THE INDEPENDENT INDEPENDENT APRIL APRIL 1, 1, 2021 2021 THE
F I C T I T I O U S BU S I N E S S N A M E S TAT E M E N T T h e following person‑ (s) is/are doing business as: SKINNY SUZIE FOODS at 21 Camino De Vida, Unit 130 Santa Barbara, CA 93111; Suzanne Bozic (same address) This business is conducted by a Individual County Clerk of Santa Barbara County on Mar 4, 2021. This statement expires five years from the date it was filed in the Office of the County Clerk. Joseph E. Holland, County C l e r k ( S E A L ) b y. J o h n Beck. FBN Number: 2 0 2 1 ‑ 0 0 0 0 6 0 0 . M a r 11, 18, 25. Apr 1 2021. F I C T I T I O U S B U S I N E S S N A M E S TAT E M E N T T h e following person(s) is/are doing business as: 50 ACRE RANCH WINES, 50 ESTATE R A N C H W I N E S , A B S T R A C T I O N WINES, ALL TUA WINES, ALLA TUA S A L U T E W I N E S , BARN NO WINES, BAUHOUSE WINES, B U T C H E R S H O P WINES, C CELLARS, D’OLIVO VINOS, FIRE & OAK CELLARS, HARVEST STONE WINES, HERMOSO S U E N O W I N E S , H I D D E N T R I A L VINEYARDS, NICE PAIR WINES, PARA SU SALUD WINES, P R O M I N E N C E , SERPENTINE WINES, S T E A K H O U S E 5 5 W I N E S , TAV O L A RUSTICA WINES, T E C H N I Q U E WINES, TROMPEUR V I N E YA R D S , V E V E R E E AMARE WINES, V I N E T I E V I N E YA R D S at 35 Industrial Way Buellton, CA 93427; Te r r a v a n t W i n e C o m p a n y, LLC (same address) This business is conducted by a Limited Liability Company County Clerk of Santa Barbara County on Mar 15, 2021. This statement expires five years from the date it was filed in the Office of the County Clerk. Joseph E. Holland, County C l e r k ( S E A L ) b y. J o h n Beck. FBN Number: 2021‑0000719. Mar 18, 25. Apr 1, 8 2021. F I C T I T I O U S B U S I N E S S N A M E S TAT E M E N T T h e following person‑ (s) is/are doing business as: FAERON COMMUNICATION at 6 6 0 Ta b o r L a n e S a n t a Barbara, CA 93108; Jacqueline J Oliveira ( s a m e a d d r e s s ) This business is conducted by a Individual County Clerk of Santa Barbara County on Mar 5, 2021. This statement expires five years from the date it was filed in the Office of the County Clerk. Joseph E. Holland, County C l e r k ( S E A L ) b y. J o h n Beck. FBN Number: 2021‑0000611. Mar 18, 25. Apr 1, 8 2021.
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LEGALS FICTITIOUS BUSINESS NAME STATEMENT The following person (s) is/are doing b u s i n e s s a s : F A M I LY GANG MERCH at 317 Arden Rd. Apt A Santa Barbara, CA 93105; Alexis D Flores (same address) This business is conducted by a Corporation County Clerk of Santa Barbara County on Mar 12, 2021. This statement expires five years from the date it was filed in the Office of the County Clerk. Joseph E. Holland, County C l e r k ( S E A L ) b y. J o h n Beck. FBN Number: 20210000685. Mar 18, 25. Apr 1, 8 2021. FICTITIOUS BUSINESS NAME STATEMENT The following person (s) is/are doing business as: STOUT & KAUFMAN, A PROFESSIONAL LAW C O R P O R AT I O N a t 5 9 5 1 Encina Road, Ste. 208 Goleta, CA 93117; Stout & Kaufman, A Professional Law Corporation (same address) This business is conducted by a Corporation County Clerk of Santa Barbara County on Mar 12, 2021. This statement expires five years from the date it was filed in the Office of the County Clerk. Joseph E. Holland, County C l e r k ( S E A L ) b y. J o h n Beck. FBN Number: 20210000688. Mar 18, 25. Apr 1, 8 2021. FICTITIOUS BUSINESS NAME STATEMENT The following person (s) is/are doing business as: BOWLINE MEDIA, BOWLINE C O N S U L T I N G , BOWLINE FILMS, B O W L I N E ENTERTAINMENT at 349 Northgate D r, Apt C Goleta, CA 93117; Gareth Kelly (same address) This business is conducted by a Limited Liability Company County Clerk of Santa Barbara County on Mar 10, 2021. This statement expires five years from the date it was filed in the Office of the County Clerk. Joseph E. Holland, County C l e r k ( S E A L ) b y. J o h n Beck. FBN Number: 20210000654. Mar 18, 25. Apr 1, 8 2021. FICTITIOUS BUSINESS NAME STATEMENT The following person(s) is/are doing business as: CURRENT CELLARS at 35 Industrial Way Buellton, CA 93427; Te r r a v a n t Wine C o m p a n y, LLC (same address) This business is conducted by a Limited Liability Company County Clerk of Santa Barbara County on Mar 15, 2021. This statement expires five years from the date it was filed in the Office of the County Clerk. Joseph E. Holland, County C l e r k ( S E A L ) b y. J o h n Beck. FBN Number: 20210000715. Mar 18, 25. Apr 1, 8 2021.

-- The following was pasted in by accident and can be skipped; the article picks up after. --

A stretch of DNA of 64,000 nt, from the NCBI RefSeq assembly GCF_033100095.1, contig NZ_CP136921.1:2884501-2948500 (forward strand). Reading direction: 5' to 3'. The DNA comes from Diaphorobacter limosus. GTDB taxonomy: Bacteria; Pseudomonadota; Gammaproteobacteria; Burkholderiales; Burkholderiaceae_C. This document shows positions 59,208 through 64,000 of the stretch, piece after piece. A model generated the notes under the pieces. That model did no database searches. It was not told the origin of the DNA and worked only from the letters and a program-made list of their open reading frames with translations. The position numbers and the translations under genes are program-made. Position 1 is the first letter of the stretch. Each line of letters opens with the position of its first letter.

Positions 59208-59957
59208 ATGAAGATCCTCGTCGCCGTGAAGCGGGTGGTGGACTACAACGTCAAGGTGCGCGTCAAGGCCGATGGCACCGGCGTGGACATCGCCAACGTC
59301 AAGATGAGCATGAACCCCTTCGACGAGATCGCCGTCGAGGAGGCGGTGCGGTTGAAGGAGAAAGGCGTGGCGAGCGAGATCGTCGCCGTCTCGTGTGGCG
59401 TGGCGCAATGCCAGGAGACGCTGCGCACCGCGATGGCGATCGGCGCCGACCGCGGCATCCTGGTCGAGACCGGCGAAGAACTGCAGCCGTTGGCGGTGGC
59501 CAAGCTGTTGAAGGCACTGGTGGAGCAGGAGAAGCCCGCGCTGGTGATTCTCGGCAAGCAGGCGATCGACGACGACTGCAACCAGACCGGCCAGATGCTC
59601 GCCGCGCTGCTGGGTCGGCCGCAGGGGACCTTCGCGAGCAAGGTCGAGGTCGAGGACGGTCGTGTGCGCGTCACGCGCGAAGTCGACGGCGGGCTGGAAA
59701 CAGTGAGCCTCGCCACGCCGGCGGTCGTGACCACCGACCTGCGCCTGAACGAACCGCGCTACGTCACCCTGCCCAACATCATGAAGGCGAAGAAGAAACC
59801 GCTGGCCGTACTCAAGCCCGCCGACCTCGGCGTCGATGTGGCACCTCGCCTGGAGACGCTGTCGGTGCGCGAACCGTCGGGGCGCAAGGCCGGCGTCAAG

F I C T I T I O U S B U S I N E S S NAME S TAT E M E N T T h e following person (s) is/are doing business as: IMAGES BY VALERIE at 3940 M a r i c o p a D r i v e Santa Barbara, CA 93110; Valerie Villa (same address) This business is conducted by a Individual County Clerk of Santa Barbara County on Mar 5, 2021. This statement expires five years from the date it was filed in the Office of the County Clerk. Joseph E. Holland, County C l e r k ( S E A L ) b y. J o h n Beck. FBN Number: 20210000617. Mar 25. Apr 1, 8, 15 2021. F I C T I T I O U S BUSINESS NAME S TAT E M E N T T h e following person (s) is/are doing business as: SG ASSOCIATES at 1117 State Street Santa Barbara, CA 93101; SG Associates, Inc. (same address) This business is conducted by a Corporation County Clerk of Santa Barbara County on Mar 16, 2021. This statement expires five years from the date it was filed in the Office of the County Clerk. Joseph E. Holland, County C l e r k ( S E A L ) b y. J o h n Beck. FBN Number: 20210000747. Mar 25. Apr 1, 8, 15 2021. F I C T I T I O U S BUSINESS NAME STAT E M E N T T h e following person(s) is/are doing business as: CAPITAL PACIFIC D E V E L O P M E N T G R O U P, CAPITAL PA C I F I C H O M E S at 209 W. Alamar Ave., Ste A Santa Barbara, CA 93105; C e n t e r P o i n t Development Group, Inc (same address) This business is conducted by a Corporation County Clerk of Santa Barbara County on Mar 4, 2021. This statement expires five years from the date it was filed in the Office of the County Clerk. Joseph E. Holland, County C l e r k ( S E A L ) b y. J o h n Beck. FBN Number: 20210000592. Mar 25. Apr 1, 8, 15 2021. F I C T I T I O U S B U S I N E S S N A M E S TAT E M E N T T h e following person(s) is/are doing business as: DRW GLOBAL at 218 Sherwood Drive Santa Barbara, CA 93110; Douglas R . W e i n s t e i n ( s a m e a d d r e s s ) This business is conducted by a Individual County Clerk of Santa Barbara County on Mar 3, 2021. This statement expires five years from the date it was filed in the Office of the County Clerk. Joseph E. Holland, County C l e r k ( S E A L ) b y. J o h n Beck. FBN Number: 20210000579. Mar 25. Apr 1, 8, 15 2021.